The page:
Challenge of Creating More Resilient Community I KingSpry

Challenge: Create a More Resilient Community

Photo of attorney Rebecca A. Young

Posted on June 18th, 2019
by Rebecca A. Young

On June 17, 2019, 300 local educators, social workers, police officers, and others gathered in support of the United Way of the Greater Lehigh Valley‘s Resilient Lehigh Valley initiative.

All in attendance learned about the pervasiveness of traumatic experiences within the community, and the many ways in which trauma can manifest itself. KingSpry proudly sponsored the conference.

Attorneys from KingSpry attended the conference to support the initiative.  Each brought back tools to enrich our ability to assist clients in a range of practice areas – Dorota Kozak, adoption and assisted reproductive technology; Karley Sebia, business; Ryan Fields, estate planning and administration, and Rebecca Young, foster care and adoption, guardianship, special education, and education.

The training provided an overview of what it means to provide trauma-informed responses to these individuals. Partnering with the Lakeside Global Institute, Resilient Lehigh Valley plans to offer ongoing trainings to community agencies.

The day also included a simulation of a month in the life of a family trying to access community-based supports and services.

Spoiler alert: not many gained access to supports and services within the allotted time.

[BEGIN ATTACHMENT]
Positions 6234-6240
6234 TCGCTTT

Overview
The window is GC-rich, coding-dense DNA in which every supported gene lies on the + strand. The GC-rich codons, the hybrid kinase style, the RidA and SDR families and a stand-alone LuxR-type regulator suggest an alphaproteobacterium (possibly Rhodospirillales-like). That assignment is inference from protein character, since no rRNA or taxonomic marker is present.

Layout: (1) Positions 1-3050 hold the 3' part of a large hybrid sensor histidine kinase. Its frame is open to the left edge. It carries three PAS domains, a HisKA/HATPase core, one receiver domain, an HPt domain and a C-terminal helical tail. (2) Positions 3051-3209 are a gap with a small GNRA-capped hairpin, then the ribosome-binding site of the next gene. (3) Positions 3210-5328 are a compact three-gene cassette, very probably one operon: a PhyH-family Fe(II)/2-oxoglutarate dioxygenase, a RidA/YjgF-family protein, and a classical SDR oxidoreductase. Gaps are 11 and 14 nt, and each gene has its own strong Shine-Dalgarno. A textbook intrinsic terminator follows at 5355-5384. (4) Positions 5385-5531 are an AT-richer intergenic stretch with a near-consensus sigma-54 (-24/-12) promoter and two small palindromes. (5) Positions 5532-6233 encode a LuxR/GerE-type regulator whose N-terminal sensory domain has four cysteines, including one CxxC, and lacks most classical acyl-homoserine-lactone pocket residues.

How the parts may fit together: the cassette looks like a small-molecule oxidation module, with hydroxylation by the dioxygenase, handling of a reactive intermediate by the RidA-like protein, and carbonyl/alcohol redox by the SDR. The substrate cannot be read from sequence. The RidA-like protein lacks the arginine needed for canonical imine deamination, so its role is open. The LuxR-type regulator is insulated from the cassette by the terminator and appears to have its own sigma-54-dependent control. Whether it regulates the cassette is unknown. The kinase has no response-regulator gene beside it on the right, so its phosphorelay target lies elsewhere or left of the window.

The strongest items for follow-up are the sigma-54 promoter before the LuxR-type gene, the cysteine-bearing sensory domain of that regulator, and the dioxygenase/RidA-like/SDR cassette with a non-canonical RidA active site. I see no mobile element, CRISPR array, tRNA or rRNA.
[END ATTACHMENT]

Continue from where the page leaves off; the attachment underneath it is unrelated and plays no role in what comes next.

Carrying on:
My character was a 3-year-old, and what my imagined character learned was this:  It is important to stand in the right line the first time, even though nobody tells you which one is the right line. It is important for parents to come back on time, otherwise the child has to go to foster care. In foster care, nobody wants to play with you, and nobody wants to look at your drawings.  My drawing got lost so I couldn’t show it to my dad when he finally picked me up. I think my dad was doing his best, but everything costs a lot of money, and you have to decide whether to go to probation or counseling depending on how long the line is and whether you have enough money.

Most of the attendees work within “the system” every day. Their experience of the simulation was similar to mine, with the additional insight that the workers at each station were also frustrated with the limits of what they could offer, and the difficulty with coordination of services.

At the end of the day, Beth Tomlinson (Sr. Director of Education for United Way of the Lehigh Valley) sent us off with a challenge to continue to support the initiative to create a more resilient community.

heARTbeat is a publication of KingSpry’s Adoption Law and Assisted Reproductive Technology Law Practice Group. It is meant to be informational and does not constitute legal advice.